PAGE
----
Optimizing NGL Recovery and Fractionation

Optimizing NGL Recovery and Fractionation

Jul 7, 2015 | NGL Recovery & Fractionation, Optimization

Like most technologies in the oil and gas industry, NGL recovery and fractionation equipment and systems are always evolving to better optimize. Professional research and discussion is constantly shaping new innovation, presented as white papers, journal articles, and even conferences like the NGL Recovery Optimization & Cryoplant Facilities Design 2015 that took place this past February. Researchers are always looking at innovative ways to reduce energy consumption in NGL processing, from using mixed refrigerant cycles to optimizing horsepower for residue and refrigeration compression cycles. These improvements are driven just as much by market trends as by inquisitive engineers and demanding environments.

For an example of optimizing NGL recovery, we turn to an article in Oil and Gas Journal that discussed the construction of the Saudi Aramco NGL-recovery plant. A lack of an electric network and ground water combined with other harsh environmental realities drove the developers to optimize the facility to be more energy and resource efficient from the start. The engineers on the project made several energy-saving moves in their design, including opting for chilling during acid-gas dehydration rather than a full triethylene glycol (TEG) dehydration system. This allowed the team to remove components like strippers, reboilers, and feed-residue heat exchangers and lighten the power load of acid-gas compressors. Extra savings were found in swapping a thermosyphon reboiler in for unreliable side-draw pumps and optimizing the heat oil system by using the spare heat from the recycle line of the hot oil outlet.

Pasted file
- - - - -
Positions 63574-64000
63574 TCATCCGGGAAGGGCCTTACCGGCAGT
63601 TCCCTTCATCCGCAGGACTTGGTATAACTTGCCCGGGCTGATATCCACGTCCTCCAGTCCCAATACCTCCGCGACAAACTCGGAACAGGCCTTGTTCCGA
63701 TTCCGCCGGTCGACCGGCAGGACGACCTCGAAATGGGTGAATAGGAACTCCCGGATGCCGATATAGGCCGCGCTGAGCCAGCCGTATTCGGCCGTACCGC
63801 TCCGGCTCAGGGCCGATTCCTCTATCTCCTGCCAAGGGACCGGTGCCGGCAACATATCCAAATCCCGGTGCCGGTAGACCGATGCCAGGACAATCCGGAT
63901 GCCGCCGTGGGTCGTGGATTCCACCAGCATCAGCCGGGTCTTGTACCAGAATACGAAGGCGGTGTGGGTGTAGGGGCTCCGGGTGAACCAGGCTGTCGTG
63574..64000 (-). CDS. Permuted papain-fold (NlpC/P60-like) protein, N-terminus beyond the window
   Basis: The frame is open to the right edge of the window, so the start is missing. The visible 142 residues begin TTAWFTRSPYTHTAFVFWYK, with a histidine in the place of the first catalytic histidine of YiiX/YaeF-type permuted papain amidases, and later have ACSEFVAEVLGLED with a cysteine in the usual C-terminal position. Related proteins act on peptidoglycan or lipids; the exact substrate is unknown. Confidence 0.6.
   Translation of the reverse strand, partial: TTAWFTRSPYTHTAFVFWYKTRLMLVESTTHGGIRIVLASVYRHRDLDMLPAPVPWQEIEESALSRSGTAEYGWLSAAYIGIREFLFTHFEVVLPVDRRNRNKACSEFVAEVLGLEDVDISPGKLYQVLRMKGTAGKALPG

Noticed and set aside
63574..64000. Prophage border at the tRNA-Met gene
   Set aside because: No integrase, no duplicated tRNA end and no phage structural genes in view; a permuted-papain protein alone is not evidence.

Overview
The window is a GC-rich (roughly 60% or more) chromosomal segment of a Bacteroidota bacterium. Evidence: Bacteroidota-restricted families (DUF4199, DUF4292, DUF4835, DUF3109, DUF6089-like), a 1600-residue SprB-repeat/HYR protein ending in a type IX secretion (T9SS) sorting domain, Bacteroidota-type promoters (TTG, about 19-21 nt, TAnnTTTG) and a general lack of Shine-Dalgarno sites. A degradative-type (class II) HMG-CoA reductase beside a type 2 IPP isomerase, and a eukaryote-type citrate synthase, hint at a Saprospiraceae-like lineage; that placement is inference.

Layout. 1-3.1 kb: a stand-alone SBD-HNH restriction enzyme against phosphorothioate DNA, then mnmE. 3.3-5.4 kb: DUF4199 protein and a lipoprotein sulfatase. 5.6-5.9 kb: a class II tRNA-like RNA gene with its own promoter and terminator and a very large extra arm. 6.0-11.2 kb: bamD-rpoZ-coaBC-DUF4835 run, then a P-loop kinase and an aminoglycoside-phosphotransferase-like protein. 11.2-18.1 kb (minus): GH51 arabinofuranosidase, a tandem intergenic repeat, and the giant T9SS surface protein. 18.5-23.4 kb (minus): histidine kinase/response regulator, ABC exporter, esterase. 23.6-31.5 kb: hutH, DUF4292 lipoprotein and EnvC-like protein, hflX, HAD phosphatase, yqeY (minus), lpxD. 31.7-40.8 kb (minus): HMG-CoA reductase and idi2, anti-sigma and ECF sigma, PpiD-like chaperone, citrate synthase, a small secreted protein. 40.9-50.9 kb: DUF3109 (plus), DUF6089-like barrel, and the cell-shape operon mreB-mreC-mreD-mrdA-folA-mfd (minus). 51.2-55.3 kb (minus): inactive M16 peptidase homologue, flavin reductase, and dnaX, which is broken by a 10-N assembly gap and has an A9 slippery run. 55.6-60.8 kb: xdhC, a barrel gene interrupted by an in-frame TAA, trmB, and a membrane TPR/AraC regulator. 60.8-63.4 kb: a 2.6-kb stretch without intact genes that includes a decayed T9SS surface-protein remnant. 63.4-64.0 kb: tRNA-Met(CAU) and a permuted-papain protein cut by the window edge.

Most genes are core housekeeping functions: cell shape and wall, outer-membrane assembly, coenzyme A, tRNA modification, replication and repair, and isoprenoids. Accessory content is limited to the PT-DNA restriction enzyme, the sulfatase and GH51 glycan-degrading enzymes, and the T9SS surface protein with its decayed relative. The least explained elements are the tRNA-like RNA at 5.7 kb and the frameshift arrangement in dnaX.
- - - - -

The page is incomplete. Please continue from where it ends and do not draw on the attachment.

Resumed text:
Another method of optimizing NGL processes is through the use of a combination of sensors and software to improve sustained and peak performance. Such technology is increasingly possible through advances in wireless technologies and data management systems. Rockwell Automation, for example, has created a Natural Gas Liquid Fractionation application that uses data sensors and predictive modeling tools to compare real-time operational data with predicted data. If the real-time results don’t match desired results, tweaks to the controls associated with deethanizers, debutanizer bottoms, and other components can be made to maximize efficiency. It can also automate component streams based on fluctuations in economic value and automatically adjust energy to streams based on the concept of diminishing returns.